Israel-Hamas War: Why Is The UK Telling Brits To Leave Lebanon?

The UK Foreign Office has advised against all travel to Lebanon.
People search through buildings, destroyed during Israeli air raids in the southern Gaza Strip on November 6, 2023
People search through buildings, destroyed during Israeli air raids in the southern Gaza Strip on November 6, 2023
Ahmad Hasaballah via Getty Images

As the Israel-Hamas war rages on, worries that it could turn into a regional conflict are spreading – and it seems the UK has already taken action.

Palestinian militants known as Hamas attacked Israel, killed 1,400 people and kidnapped more than 240 others last month. Tel Aviv then declared war.

According to the Hamas-run health ministry in Gaza, more than 10,000 Palestinians have been killed in the last four weeks.

Why could the Israel-Hamas war pull in other countries?

While the long-term hostilities in this region stem from questions over who has a right to the land, the conflict has already drawn in states from around the world.

Much of the West – including the UK and the US – has aligned itself with Israel, and have offered support. A handful of politicians have made public visits to Tel Aviv, and some (in the White House) have offered weapons, but all have stopped short of direct involvement.

Meanwhile, Israel’s neighbouring nations have voiced support for the Palestinian Arab cause, prompting fears that much more of the Middle East could be pulled into the war.

As seen in the map below, Israel is bordered by Lebanon to the north, Syria and Jordan to the east and Egypt to the south-west.

Map of Israel - Vintage Vector illustration
Map of Israel - Vintage Vector illustration
pop_jop via Getty Images

What has the foreign office said about Lebanon?

On Monday, the UK’s foreign, commonwealth and development office (FCDO) released an update about the “temporary withdrawal of some British Embassy staff from Lebanon”.

The statement advised any other British nationals in the country right now to do the same. It says:

“The FCDO continues to advise against all travel to the whole of Lebanon.

“If you are currently in Lebanon, we encourage you to leave now while commercial options remain available.

The rest of the statement explained “events in Lebanon are fast moving”, and “the situation has potential to deteriorate quickly and with no warning”.

The FCDO said: “Commercial routes out of Lebanon could be severely disrupted or cancelled at short notice and roads across the country could be closed.

“If you are currently in Lebanon, we encourage you to leave now while commercial options remain available.

“Travel within or out of Lebanon is at your own risk.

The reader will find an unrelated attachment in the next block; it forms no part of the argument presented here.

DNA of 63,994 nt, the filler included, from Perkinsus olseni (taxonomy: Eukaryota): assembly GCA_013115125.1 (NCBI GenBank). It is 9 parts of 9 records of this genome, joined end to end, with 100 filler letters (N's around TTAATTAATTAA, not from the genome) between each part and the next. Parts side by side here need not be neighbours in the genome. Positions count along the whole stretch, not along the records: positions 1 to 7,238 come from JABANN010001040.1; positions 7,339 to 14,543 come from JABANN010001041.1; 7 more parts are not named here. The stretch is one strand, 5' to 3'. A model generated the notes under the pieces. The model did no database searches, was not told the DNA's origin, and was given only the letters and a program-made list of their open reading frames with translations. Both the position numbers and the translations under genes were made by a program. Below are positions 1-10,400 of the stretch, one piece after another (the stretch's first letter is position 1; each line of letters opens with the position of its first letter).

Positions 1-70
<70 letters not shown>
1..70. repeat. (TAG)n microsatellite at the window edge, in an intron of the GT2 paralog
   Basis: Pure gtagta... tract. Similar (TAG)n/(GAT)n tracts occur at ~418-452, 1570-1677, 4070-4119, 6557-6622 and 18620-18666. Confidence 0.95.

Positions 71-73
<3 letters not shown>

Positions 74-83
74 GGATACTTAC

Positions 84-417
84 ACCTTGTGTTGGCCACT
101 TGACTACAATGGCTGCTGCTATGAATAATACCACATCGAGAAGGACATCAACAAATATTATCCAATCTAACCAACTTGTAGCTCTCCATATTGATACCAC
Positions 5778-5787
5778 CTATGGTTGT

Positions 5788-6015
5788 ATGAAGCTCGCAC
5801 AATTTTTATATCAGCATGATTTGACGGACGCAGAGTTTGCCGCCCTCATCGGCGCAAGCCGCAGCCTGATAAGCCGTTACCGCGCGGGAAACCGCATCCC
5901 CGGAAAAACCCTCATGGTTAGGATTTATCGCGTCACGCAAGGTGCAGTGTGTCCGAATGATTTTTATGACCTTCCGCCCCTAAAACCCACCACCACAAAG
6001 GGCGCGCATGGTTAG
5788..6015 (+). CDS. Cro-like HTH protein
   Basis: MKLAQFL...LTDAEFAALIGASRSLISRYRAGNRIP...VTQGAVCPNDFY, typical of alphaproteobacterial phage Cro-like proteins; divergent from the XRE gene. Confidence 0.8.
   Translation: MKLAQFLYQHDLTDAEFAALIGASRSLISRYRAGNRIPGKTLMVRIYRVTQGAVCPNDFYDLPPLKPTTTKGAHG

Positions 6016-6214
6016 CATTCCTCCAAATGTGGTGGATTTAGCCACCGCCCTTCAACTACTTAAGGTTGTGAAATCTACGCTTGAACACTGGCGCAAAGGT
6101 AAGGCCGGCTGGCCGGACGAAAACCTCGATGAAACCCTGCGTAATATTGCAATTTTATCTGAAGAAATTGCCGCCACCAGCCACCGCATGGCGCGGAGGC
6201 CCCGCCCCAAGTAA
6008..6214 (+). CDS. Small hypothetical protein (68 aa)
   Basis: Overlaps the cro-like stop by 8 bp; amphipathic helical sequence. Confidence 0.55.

“The cannot tell you whether it is safe to travel to any departure point within Lebanon. However, see safety and security for information on known security risks in Lebanon and advice on how to keep yourself safe.”

There is more advice on the FCDO website about how to leave the country.

The energy secretary, Claire Coutinho, also told Sky News on Monday: “You’ll have seen in recent weeks that the prime minister, the defence secretary, the foreign secretary have all been in the region, and their concerns have been to make sure the conflict doesn’t escalate.

“Everything that we’ve done has been to try and protect British nationals and make sure that we are de-escalating things in the region.”

Why is there particular concern about Lebanon?

Tensions have been building on the northern border between Lebanon and Israel in recent weeks.

Hamas claims to be behind shelling on a northern Israeli town, Kiryat Shmona, having launched attacks from southern Lebanon.

The Lebanon-based Shia militant group, Hezbollah, has also started attacking Israel in the north last week over an area Lebanon (and Syria) claims it owns.

Israeli forces have subsequently been carrying out strikes in southern Lebanon, too.

Like Hamas, Hezbollah is propped up by Iran and the group has been clashing with Israel since the Hamas massacre.

The head of the Israel Defence Forces, Lieutenant General Herzi Halevi, said that Israel would be ready to “immediately execute” an operate against Hezbollah in Lebanon.

He added: “Israel did not start a war against Hezbollah and I do not recommend to anyone to start a war with us.”

Others have expressed concern that Hezbollah will perceive an Israeli victory against Hamas as a turning point which would prompt Israel to turn against it next.

Ahmed Abdul-Hadi, head of Hamas’ political bureau in Beirut, warned Hezbollah is “geared for a major war”, opening up a second frontline in the war.

Hezbollah also has the ear of other militant forces in the Middle East who operate in the Axis of Resistance alliance, organised by Iran, including Iraqi militants and Yemeni Houthis.


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